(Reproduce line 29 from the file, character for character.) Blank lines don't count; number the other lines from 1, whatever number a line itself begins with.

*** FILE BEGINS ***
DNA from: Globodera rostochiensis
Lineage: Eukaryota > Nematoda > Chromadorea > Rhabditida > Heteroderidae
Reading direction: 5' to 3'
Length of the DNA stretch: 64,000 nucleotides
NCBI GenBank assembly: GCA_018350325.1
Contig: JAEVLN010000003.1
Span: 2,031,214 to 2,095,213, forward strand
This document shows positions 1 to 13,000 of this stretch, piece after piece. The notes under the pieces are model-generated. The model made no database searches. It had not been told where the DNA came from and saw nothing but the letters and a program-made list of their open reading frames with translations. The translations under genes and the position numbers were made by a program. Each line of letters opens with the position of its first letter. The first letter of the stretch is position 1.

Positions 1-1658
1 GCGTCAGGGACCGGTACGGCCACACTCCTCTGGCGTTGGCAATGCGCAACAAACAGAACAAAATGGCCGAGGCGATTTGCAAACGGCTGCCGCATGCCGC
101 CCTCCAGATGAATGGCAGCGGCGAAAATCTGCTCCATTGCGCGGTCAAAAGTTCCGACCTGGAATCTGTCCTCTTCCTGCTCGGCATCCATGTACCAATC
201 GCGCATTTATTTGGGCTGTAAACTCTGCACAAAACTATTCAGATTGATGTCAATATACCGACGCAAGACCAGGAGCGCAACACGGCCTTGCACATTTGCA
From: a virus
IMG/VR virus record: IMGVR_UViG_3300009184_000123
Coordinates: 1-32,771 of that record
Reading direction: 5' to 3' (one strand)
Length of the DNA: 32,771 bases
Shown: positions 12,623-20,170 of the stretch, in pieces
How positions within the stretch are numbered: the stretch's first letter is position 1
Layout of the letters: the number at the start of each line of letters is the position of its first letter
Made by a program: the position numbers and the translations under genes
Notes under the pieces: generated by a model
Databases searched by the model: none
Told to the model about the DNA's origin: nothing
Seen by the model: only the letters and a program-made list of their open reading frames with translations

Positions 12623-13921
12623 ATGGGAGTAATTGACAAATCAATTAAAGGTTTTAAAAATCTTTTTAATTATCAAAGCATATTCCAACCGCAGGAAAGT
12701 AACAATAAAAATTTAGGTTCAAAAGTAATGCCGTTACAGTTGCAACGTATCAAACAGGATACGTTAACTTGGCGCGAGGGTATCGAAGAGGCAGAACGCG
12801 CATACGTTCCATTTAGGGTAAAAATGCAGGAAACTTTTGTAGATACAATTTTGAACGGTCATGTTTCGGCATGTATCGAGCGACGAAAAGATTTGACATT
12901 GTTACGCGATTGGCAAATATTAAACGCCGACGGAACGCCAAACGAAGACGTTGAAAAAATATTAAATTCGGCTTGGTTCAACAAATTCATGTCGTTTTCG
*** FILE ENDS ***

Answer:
12801 CATACGTTCCATTTAGGGTAAAAATGCAGGAAACTTTTGTAGATACAATTTTGAACGGTCATGTTTCGGCATGTATCGAGCGACGAAAAGATTTGACATT